PULLMAN, Wash. — By at least one measure, Washington State University’s
Pullman location is the safest in the Pacific-10 Conference. Statistics compiled
from PAC-10 university communities show Pullman has the lowest number of
Different crime measuring methods also indicate Pullman is very safe relative to
other campus communities around the country, but do not place it at the top of
In 1998, the most recent year for crime statistics, Pullman had a total of 530
reported crimes in major categories. This was the lowest number reported in
any community in the PAC-10. The number two campus community was
Corvallis, Ore., home of Oregon State University, with 2,271 reported crimes in
the same period.
Seattle, home of the University of Washington, reported 53,052 crimes to come
in at number eight. The number nine and ten community was Los Angeles,
home of the University of California at Los Angeles and the University of
Southern California, with 186,281 reported crimes.
Statistics for 1997 are similar. The figures are compiled from the FBI’s annual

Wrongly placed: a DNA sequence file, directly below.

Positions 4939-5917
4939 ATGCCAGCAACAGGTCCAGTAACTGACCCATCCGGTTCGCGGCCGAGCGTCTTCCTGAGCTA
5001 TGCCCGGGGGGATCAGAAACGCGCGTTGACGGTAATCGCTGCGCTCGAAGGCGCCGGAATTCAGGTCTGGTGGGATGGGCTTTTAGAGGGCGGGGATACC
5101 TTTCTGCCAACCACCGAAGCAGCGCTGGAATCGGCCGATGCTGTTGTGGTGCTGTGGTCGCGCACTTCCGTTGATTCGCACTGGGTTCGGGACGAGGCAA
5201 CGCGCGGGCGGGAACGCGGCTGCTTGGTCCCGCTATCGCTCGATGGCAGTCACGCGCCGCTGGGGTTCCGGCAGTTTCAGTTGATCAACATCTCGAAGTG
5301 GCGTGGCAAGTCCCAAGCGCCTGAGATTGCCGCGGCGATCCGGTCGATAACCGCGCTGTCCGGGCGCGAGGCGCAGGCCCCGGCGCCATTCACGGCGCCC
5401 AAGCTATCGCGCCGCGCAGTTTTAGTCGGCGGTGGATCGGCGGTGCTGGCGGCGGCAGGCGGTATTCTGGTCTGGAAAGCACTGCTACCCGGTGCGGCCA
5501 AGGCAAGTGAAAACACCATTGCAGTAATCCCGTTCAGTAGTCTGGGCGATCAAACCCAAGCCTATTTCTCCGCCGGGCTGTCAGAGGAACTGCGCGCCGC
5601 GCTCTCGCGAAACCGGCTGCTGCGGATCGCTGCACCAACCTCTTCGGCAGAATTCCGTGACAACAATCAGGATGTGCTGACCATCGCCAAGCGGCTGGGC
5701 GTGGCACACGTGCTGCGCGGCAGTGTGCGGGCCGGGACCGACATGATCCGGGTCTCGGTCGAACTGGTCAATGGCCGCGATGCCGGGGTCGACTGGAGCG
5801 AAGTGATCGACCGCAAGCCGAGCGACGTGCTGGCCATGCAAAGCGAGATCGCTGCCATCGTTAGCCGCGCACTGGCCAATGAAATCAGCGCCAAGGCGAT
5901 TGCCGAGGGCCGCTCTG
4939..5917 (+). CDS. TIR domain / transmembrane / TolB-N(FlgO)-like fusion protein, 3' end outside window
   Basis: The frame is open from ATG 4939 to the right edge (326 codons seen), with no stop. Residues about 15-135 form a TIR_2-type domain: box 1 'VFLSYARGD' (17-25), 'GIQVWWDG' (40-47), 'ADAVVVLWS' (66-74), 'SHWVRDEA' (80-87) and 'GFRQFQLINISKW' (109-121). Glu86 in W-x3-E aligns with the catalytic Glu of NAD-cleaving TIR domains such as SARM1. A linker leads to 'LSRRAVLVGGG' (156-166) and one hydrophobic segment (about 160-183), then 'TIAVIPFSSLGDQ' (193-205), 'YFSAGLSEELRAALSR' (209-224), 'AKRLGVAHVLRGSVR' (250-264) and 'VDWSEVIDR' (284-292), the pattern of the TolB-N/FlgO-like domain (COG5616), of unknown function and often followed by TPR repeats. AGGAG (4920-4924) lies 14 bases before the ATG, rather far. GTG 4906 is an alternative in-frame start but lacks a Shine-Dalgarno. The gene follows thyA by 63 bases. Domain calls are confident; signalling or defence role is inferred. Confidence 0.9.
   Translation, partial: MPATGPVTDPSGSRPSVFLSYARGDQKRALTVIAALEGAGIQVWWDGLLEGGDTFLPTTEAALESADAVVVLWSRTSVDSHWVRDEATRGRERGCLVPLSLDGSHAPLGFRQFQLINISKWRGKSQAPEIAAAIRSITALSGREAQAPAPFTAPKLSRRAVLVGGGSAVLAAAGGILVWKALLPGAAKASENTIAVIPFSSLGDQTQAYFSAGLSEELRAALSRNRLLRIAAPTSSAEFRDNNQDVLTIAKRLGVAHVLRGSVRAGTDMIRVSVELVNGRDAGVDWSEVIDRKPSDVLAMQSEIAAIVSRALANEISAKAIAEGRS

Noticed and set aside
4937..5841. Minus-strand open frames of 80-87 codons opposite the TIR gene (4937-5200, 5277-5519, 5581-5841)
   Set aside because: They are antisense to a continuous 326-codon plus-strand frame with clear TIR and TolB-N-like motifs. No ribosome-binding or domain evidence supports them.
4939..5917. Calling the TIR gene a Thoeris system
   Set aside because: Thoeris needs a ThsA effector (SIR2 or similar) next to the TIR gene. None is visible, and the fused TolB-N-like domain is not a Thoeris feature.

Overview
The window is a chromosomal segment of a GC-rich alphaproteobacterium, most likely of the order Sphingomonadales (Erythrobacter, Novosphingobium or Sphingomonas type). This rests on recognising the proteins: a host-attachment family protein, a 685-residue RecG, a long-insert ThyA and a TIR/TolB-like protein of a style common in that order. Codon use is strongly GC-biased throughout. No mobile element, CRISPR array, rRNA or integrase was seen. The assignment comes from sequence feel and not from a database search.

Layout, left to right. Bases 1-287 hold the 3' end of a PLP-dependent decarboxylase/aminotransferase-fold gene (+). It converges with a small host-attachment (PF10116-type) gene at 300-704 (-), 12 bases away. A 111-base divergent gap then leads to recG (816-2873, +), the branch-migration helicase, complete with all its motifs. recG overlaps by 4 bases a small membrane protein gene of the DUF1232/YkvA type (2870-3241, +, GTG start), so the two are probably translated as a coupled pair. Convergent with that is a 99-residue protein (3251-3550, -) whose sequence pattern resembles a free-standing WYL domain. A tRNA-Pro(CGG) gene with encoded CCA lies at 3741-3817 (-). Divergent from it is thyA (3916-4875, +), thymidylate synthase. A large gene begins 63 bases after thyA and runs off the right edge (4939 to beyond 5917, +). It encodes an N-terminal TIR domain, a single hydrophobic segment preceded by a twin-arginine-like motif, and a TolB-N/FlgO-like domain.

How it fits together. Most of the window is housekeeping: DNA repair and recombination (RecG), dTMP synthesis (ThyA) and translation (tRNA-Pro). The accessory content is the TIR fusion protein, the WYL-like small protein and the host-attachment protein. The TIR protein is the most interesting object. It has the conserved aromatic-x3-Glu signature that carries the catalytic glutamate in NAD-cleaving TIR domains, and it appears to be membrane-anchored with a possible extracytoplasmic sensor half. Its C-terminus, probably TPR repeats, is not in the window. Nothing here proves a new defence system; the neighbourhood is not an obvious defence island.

uniform crime report and do not reflect per capita crime rates.
WSU Public Safety Director Bill Mercier says the statistics demonstrate clearly
that WSU is a safe environment for students. “Every university is a reflection
of the community it is in, and Pullman is a very low crime area. If you want to
know how safe a campus is, just look at the surrounding area.”
Some 16,000 students are enrolled at WSU Pullman, making it one of the largest
residential campuses in the western United States. The community of Pullman
has 25,630 residents, including the WSU student population.
A campus crime measurement scale, using different methodology that
assesses campus as well as community crime reports, can be found at the
APBnews.com Web site at
This index gives the WSU campus a rating of 6, and the community of Pullman
is given a rating of 5 on a scale of 1-10. Lower numbers are safer.
The University of Oregon comes out first and WSU is second in the PAC-10
on the APB scale of campus safety.
It should be noted that there are wide variations in how individual campuses
report crime and the data may not reflect an even comparison. Beginning in
2001, all campuses must report crime uniformly and statistics should become
easier to interpret.